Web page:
You can probably think of lots of good reasons why you can’t use digital technology in the ways we have been suggesting in the previous posts in this series:
- We don’t have enough devices
- I would have to totally change how I teach
- I’m not very confident with digital technology
- The students will be distracted from learning
We don’t have the resources and I’d have to change how I teach
Underpinning these sorts of explanations for NOT using digital technology are a series of assumptions. Many of these may not be true. For example, the vision at a school in Perth (Western Australia) was that digital technology should become invisible, like a pencil. Digital technology was being used extensively by the students and one student even explained that instead of buying paper textbooks they had calculated that it would be cheaper to buy an iPad mini with digital textbooks on it. So that’s what they did. Under the old way of teaching you can imagine the scenario:
Teacher: Get your text book out
Student: Gets out iPad mini
Teacher: What do you think you are doing? Put that away and get out your textbook
But her teacher explained that this hadn’t been their reaction because she was quite happy for the students to use their own devices. This didn’t prevent her from doing what she had always done:
- input at the start of the lesson (I don’t mind if they take a photo of the interactive whiteboard and it makes no difference to me whether they take notes on paper or on a mobile device);
- setting a task for them to do (I focus on the objective, and let them choose how to achieve it, so long as they provide me with the required output at the end which can be on paper or as a word document or other file);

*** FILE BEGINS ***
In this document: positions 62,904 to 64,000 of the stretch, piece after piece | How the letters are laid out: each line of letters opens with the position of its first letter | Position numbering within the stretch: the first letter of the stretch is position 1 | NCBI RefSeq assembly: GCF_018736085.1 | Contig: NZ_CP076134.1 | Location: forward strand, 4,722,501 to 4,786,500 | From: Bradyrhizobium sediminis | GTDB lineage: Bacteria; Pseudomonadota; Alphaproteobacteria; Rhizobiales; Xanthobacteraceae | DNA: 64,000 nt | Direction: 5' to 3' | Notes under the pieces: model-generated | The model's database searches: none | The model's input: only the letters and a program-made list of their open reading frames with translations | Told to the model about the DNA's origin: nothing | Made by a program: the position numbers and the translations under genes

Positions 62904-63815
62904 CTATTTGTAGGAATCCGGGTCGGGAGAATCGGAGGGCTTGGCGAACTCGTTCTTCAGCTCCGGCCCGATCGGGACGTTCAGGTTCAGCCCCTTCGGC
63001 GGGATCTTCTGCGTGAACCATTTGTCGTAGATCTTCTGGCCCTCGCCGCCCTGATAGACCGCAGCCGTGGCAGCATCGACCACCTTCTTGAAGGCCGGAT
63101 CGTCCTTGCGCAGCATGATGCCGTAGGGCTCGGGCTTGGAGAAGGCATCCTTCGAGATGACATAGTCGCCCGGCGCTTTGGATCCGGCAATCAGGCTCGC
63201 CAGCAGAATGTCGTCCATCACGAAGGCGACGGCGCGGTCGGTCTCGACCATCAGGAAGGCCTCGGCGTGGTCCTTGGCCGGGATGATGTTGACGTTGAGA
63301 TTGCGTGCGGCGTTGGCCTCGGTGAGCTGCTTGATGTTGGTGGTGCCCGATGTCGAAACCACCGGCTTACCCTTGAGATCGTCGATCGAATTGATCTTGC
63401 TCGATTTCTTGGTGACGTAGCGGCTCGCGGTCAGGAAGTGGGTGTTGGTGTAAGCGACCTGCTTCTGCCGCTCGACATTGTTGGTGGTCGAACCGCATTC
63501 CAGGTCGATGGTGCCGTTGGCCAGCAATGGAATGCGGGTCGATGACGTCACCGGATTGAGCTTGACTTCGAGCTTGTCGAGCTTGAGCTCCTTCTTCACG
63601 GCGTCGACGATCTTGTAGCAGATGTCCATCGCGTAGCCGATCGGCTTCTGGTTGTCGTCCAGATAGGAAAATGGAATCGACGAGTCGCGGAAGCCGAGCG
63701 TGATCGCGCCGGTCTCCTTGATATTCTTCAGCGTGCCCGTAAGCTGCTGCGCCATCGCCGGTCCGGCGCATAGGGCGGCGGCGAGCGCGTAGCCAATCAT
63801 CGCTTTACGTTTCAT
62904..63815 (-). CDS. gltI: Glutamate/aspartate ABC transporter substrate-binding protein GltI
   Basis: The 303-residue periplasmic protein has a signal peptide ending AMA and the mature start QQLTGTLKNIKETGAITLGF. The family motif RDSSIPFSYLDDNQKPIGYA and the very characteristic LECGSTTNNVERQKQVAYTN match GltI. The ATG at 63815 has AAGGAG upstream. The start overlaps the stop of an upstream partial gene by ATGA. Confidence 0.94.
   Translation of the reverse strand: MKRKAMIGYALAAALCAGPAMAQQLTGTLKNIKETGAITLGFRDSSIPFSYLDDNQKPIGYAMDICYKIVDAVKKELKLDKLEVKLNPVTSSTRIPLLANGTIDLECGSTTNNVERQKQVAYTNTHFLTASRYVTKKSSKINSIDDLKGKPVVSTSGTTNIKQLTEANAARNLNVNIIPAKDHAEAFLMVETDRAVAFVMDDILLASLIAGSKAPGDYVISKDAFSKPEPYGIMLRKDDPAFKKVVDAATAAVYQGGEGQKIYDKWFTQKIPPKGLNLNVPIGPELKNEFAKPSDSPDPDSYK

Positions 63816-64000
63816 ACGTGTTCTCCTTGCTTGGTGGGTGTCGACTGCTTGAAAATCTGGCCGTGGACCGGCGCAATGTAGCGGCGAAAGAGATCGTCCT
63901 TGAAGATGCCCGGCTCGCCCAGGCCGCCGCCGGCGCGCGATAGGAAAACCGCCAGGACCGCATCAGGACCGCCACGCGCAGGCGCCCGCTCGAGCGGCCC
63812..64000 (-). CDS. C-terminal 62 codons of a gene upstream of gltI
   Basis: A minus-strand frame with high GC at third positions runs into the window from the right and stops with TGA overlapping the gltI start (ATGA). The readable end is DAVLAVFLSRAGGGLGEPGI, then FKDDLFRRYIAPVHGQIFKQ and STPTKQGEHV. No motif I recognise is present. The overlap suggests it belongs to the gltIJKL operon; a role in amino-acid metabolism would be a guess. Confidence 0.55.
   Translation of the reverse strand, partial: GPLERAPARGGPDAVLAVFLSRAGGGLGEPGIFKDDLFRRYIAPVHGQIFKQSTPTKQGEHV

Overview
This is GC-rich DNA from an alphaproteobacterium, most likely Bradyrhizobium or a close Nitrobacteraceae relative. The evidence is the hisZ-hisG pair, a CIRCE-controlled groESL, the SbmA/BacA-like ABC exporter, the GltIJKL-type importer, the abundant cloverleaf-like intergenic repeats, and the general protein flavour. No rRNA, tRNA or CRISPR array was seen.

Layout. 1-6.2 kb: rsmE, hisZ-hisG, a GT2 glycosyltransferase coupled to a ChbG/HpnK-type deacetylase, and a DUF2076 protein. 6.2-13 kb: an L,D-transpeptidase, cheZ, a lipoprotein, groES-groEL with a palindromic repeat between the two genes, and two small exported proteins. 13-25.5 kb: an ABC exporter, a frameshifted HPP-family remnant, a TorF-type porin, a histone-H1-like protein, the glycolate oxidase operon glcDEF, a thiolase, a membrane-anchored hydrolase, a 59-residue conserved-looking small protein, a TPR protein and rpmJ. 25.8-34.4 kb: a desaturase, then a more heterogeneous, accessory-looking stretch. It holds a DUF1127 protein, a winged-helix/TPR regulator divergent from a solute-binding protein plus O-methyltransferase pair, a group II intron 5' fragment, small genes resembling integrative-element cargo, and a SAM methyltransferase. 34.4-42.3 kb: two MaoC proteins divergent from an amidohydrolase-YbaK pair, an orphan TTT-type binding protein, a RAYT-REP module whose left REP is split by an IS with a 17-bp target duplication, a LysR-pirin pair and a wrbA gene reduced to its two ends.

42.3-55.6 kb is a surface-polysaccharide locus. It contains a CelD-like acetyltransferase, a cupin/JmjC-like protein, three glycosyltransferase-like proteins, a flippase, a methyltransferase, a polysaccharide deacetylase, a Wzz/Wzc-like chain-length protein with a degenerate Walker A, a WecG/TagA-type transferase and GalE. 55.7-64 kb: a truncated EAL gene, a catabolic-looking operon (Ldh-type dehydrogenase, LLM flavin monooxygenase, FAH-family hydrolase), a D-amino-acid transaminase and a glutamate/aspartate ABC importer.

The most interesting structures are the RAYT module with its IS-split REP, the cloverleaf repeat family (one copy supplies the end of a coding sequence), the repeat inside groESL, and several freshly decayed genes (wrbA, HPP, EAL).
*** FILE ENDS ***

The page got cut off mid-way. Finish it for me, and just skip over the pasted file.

- having a plenary at the end to reflect on what we have done so we can plan our next steps.
In another class in the same school a literacy lesson was focussed on character and plot: the students had to create an artefact that encapsulated the key elements of Romeo and Juliet. Most of the students had chosen to make a video trailer. During the lesson groups of students were filming each other acting out scenes from Romeo and Juliet; discussing their scripts; and editing their trailers. The teacher circulated talking to students about characterisation and plot. Never once did he touch or talk about the technology the students were using. After the lesson he explained that as the students were using their own technology brought in from home they didn’t expect him to know how to use it. That meant that he could focus on the literacy objectives whilst they dealt with the digital technology issues.
In another school, a Year 5 class were asked to write about a recent trip, and some students couldn’t remember features of the town that they had visited. So, those students got out a laptop, opened up Google Street View and virtually re-visiting the town. They jotted down a couple of notes, put the laptops away, and then continued their written work. The teacher in this class was not digital technology confident, but knew that the students were so trusted them to use the digital technology appropriately. As long as the students focused their attention on the learning intention of that class, the teacher was happy for them to use digital technology to help.
The key things which underpin the examples above were that the teachers trusted the students and whilst the teacher focused on what the students had to learn they allowed the students to make decisions about how best to learn it (within the constraints of the particular task that the teacher had set).